Guo Jinlong
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Lai See

Guo Jinlong
Ben Kwok

Bridge tactician Deng still inspires power players

Thanks to Deng Xiaoping, bridge has become a popular mind game among mainland senior officials and executives of state-owned big corporations.

Knowing it was the favourite pastime of the once-paramount leader, a sizable chunk of the mainland leadership - in their younger days - learnt how to play bridge, a game for which the two richest Americans, Bill Gates and Warren Buffett, regularly find time.

It is also a passport for making it to the top - former premier Li Peng, Premier Wen Jiabao and Vice-Premier Wu Yi have all gathered for a game once in a while.

For no other reason than respect, Deng remained honorary chairman of the Chinese Contract Bridge Association (CCBA) for 10 years after his death, succeeded by former vice-premier Li Lanqing only this past Wednesday.

National Social Security Fund chairman Xiang Huaicheng was appointed CCBA chairman in the Great Hall of the People on the same day.

Mainland officials who showed up for a celebrity competition included former Politburo member Ding Guangen, Vice-Premier Zeng Peiyan, state councillor Chen Zhili, Beijing mayor Wong Qishan and party secretary of Anhui province Guo Jinlong.

Bridge is also de rigueur for top businessmen on the mainland.

'Almost everyone I know in the top seat at telecoms, banking and oil companies knows bridge,' said Patrick Choy Kwok-hung, a Chinese People's Political Consultative Conference delegate.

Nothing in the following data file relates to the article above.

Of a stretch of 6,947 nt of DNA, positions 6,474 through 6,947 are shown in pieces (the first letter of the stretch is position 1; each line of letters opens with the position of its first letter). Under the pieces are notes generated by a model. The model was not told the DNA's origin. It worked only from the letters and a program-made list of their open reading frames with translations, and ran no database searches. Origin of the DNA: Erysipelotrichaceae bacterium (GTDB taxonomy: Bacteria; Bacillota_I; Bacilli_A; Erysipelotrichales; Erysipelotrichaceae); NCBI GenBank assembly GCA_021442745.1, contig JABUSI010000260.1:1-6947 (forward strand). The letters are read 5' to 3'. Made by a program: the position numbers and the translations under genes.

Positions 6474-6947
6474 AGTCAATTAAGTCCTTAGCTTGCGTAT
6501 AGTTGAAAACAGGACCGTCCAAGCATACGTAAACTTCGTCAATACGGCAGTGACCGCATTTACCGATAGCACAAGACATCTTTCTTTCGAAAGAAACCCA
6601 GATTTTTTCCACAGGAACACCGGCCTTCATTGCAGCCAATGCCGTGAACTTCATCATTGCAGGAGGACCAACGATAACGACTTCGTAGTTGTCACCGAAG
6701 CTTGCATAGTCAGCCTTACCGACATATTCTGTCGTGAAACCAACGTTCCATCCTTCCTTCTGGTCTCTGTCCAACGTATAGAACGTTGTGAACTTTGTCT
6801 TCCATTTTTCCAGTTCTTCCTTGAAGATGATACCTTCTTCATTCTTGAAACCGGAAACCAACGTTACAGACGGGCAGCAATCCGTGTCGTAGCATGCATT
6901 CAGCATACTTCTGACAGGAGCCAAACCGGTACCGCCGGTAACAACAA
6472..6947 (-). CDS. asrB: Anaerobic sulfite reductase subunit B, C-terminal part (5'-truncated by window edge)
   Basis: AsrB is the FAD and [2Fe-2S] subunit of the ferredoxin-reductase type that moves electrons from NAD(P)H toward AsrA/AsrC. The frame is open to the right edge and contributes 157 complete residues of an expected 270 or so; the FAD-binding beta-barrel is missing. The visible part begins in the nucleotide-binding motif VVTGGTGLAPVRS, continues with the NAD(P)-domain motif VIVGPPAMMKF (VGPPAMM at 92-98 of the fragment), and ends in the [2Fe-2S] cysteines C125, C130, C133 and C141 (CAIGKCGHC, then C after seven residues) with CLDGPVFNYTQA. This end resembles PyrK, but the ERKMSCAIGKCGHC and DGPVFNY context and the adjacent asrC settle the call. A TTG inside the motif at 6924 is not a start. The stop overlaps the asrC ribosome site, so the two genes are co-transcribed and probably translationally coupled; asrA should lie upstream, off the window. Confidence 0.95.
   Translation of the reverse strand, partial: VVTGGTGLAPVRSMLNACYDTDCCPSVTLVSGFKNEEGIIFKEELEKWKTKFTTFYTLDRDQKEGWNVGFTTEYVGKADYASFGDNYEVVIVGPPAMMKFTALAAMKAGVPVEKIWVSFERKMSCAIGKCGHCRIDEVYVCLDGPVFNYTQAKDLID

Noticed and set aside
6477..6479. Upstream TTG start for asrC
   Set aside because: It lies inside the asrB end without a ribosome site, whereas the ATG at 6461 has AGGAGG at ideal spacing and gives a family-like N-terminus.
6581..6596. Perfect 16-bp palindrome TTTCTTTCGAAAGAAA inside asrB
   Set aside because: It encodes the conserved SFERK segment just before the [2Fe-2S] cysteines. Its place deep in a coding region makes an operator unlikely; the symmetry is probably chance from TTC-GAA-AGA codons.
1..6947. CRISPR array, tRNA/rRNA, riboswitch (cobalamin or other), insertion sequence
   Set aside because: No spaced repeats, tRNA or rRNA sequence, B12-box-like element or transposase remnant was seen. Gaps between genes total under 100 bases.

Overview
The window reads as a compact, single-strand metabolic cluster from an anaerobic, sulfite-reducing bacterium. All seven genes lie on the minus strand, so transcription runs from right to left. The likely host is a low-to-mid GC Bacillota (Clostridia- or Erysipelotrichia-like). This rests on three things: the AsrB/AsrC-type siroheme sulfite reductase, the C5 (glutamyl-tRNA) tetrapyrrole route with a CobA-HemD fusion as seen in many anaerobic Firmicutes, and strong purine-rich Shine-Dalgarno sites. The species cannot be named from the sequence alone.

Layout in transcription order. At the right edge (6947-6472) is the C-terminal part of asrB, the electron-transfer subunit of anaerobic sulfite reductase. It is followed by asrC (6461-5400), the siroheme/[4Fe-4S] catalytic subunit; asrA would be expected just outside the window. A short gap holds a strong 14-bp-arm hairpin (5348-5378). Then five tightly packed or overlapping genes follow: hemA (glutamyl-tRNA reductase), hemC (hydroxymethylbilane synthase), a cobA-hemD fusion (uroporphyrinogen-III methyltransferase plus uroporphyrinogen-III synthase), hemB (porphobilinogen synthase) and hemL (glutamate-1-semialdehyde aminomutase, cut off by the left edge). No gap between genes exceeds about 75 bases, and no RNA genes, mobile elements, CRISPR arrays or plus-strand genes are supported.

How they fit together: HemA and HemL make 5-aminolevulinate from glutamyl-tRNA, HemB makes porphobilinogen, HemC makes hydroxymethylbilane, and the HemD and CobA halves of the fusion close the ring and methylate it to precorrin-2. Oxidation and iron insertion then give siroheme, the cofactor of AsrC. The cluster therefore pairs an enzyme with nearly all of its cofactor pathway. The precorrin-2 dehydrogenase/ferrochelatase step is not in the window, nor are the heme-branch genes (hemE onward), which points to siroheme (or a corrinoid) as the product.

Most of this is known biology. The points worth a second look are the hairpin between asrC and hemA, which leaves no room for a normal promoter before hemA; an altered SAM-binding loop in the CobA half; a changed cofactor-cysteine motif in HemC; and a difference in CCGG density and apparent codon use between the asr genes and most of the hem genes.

Bridge has not yet made it into the Olympic Games but it is definitely on its way. Soon after the Beijing Olympics, a 2008 Beijing World Mind Sports Games is to be hosted in the Olympic Village. More than 2,000 participants from 100 countries will compete in five mind games - bridge, Go, draughts, chess and Xiang Qi (Chinese chess).

The International Mind Sports Association estimates there are 700 million players active in these games worldwide.

Good concentration is a key requirement for such games - definitely a problem for those with ordinary minds such as Lai See.

Starchy response to IPO

It is quite mind-boggling for punters on initial public offerings to see China Starch (stock code 3838) post a zero gain on its trading debut.

It had all the ingredients for success. First, it is a China stock. It also has a super lucky stock number (in fact, we found that only Soho China - stock code: 410 - among a dozen offerings out this month and due next month did not have either a lucky '3' or '8').

The company even chose the first day to announce a 278 per cent gain in interim profit.

The stock was up 6.7 per cent yesterday.

The lesson: don't just buy stock with the names beginning with China, but also look at what is following the name.

In this case, starch is stiff and chalky stuff, which suggested it might not move.

Keeping pirates from pirates

This could be tempting but also potentially dangerous.

The latest City Telecom television advertisement shows characters such as Jack Sparrow from Pirates of the Caribbean and a soccer player squeezing into a pipeline, to create a picture of what could happen to customers using the old telephone system while struggling for high-speed connections.

The advert claims that City Telecom users could download a 90-minute DVD movie in 41 seconds, compared with 113 minutes from a rival provider

We have no question about the speed, but we wonder if there is a legal way to download a non-pirated Pirates movie or a real-time European soccer match?

Golden week shines bright

More than anytime before, Hong Kong has enjoyed a real golden week, with a strong rally in mainland stocks pushing the Hong Kong market value to beyond HK$20 trillion. Enjoy your golden holiday!